Tuesday, May 25, 2010

Sprouting Pics

Have no idea what this is in the first pic. I forgot to label it! Second pic is lentils. They sprouted so well!!!

Raw Banana Cinnamon Icecream & Homemade Almond Milk

I saw this super easy recipe on youtube and had to try it!

Here's the link:

Raw Banana Cinnamon Icecream

I think I should of let the banana's freeze a little bit longer so the icecream would of been thicker.  But, we all liked it!

We bought a bunch of mixed nuts from the Farmers Market and so I cracked a cup's worth of almonds to make almond milk for the icecream recipe.

Almond milk recipe:
1 cup of almonds (soak overnight. it helps to digest them better.)
3-4 cups of purified water
- You can add honey and vanilla to  the left over almond milk and then drink it:)

Blend in a blender.
 Strain the milk through a nut bag or painters strain bag to get the pulp out of the milk. You can use the almond pulp in crackers or cookies. Or maybe you can make almond butter with the pulp?  To make almond butter put almonds or pulp in food processor and add 3 tbs of olive oil, coconut oil, or palm oil. If it's not to the consistency of peanut butter and you would like it to be add a little more oil at a time until desired consistency.

Almond pulp.

Homemade Sauerkraut

Homemade sauerkraut is healthier for you than the store bought. Store bought version- after they culture it they then proceed to cook it thus killing the good bacteria(probiotics), and enzymes in it.

I love homemade sauerkraut! It has a crunch and I like that alot!

Here's a pic:
I used purple cabbage and green cabbage for this 1 gallon. As, you can see that at the bottom the water is reddish purple from the purple cabbage.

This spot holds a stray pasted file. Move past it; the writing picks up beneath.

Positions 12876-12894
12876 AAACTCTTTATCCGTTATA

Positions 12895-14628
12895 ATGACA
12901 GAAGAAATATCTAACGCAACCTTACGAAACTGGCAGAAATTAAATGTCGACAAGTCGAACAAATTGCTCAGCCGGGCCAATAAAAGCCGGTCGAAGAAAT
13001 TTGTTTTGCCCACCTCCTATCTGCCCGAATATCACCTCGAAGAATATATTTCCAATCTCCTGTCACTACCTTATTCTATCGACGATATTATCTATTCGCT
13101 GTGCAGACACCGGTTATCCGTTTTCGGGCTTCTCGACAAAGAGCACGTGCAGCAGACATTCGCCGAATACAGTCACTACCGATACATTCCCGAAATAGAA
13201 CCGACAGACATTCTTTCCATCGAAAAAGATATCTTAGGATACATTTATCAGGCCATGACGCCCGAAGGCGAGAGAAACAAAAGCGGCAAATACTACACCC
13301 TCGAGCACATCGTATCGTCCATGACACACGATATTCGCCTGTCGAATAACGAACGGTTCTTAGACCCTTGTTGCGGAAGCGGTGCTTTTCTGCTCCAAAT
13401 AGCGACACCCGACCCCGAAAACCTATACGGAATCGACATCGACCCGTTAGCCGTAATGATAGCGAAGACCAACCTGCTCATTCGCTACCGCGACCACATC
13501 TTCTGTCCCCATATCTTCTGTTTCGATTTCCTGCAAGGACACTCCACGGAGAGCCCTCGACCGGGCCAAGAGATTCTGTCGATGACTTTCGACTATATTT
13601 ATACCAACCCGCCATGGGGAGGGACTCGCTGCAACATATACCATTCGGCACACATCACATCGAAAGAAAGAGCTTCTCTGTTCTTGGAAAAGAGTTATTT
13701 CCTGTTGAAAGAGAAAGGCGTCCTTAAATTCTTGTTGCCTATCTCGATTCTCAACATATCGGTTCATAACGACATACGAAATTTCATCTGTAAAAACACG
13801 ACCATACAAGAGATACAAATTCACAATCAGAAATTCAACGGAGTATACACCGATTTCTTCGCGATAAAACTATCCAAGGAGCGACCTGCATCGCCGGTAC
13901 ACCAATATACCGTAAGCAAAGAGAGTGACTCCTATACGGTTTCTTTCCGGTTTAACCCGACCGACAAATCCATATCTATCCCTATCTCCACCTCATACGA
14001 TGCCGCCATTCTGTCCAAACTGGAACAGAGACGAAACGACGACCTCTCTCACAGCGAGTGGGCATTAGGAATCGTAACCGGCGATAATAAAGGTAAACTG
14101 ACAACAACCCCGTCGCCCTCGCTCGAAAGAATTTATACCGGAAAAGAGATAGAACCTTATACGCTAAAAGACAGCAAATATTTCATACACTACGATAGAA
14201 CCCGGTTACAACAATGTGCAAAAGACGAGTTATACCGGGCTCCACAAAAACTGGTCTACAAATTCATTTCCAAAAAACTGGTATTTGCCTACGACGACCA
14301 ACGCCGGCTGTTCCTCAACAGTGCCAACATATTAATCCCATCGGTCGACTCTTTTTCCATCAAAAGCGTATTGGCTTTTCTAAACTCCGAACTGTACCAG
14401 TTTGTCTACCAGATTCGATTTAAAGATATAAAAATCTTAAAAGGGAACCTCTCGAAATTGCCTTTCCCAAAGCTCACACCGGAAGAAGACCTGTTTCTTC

I tried a different sauerkraut recipe this time around although it's not too different from the previous ones that I posted before.

 Makes 1 quart (I used to cabbages hence the gallon)

1 medium cabbage, cored and shredded
1tbs caraway seeds (I didn't use these, didn't like them in the other recipe I used!)
1tbs sea salt
4tbs whey (page 87) (if not available, use an additional 1 tbs salt)

In a bowl, mix cabbage with caraway seeds(didn't use these), sea salt and whey. pound with a wooden pounder or meat pounder (I think I  used my fist) for about 10 minutes to release juices. Place in a quart-sized, wide mouth mason jar and press down firmly with a pounder or meat  hammer  until juices come to the top of cabbage. The top of the cabbage should be at least 1 inch below top of  the jar. Cover tightly and keep at room temperature for about 3 days before transferring to cold storage. The sauerkraut may be eaten immediately, but improves with age. We started eating it day 3 and still have some left and I still haven't put it in the fridge and it is still really yummy:)

Taken from the book:
  Nourishing Traditions
The cookbook that challenges politically correct nutrition and the diet dictocrats
Revised second edition
 by Sally Fallon with Mary G. Enig, Ph.D

Raw Fudge & Homemade Peanut Butter

Hi, everyone! I thought I'd share a video on raw fudge with you that I found on youtube.

Raw Fudge Recipe

Here's what mine looked like after I made it and refrigerated it for awhile. It was pretty good!!!

I use homemade peanut butter. We had bought some unroasted peanuts from the Farmer's Market.
I shelled them then put them on a pan, drizzled organic pal oil on them then roasted them in the oven for 7-8 minutes. Then the next day I used the food processor to make peanut butter. I will include the link two two different videos on instructions on making it. I added more oil as I went along (when I thought I should add more).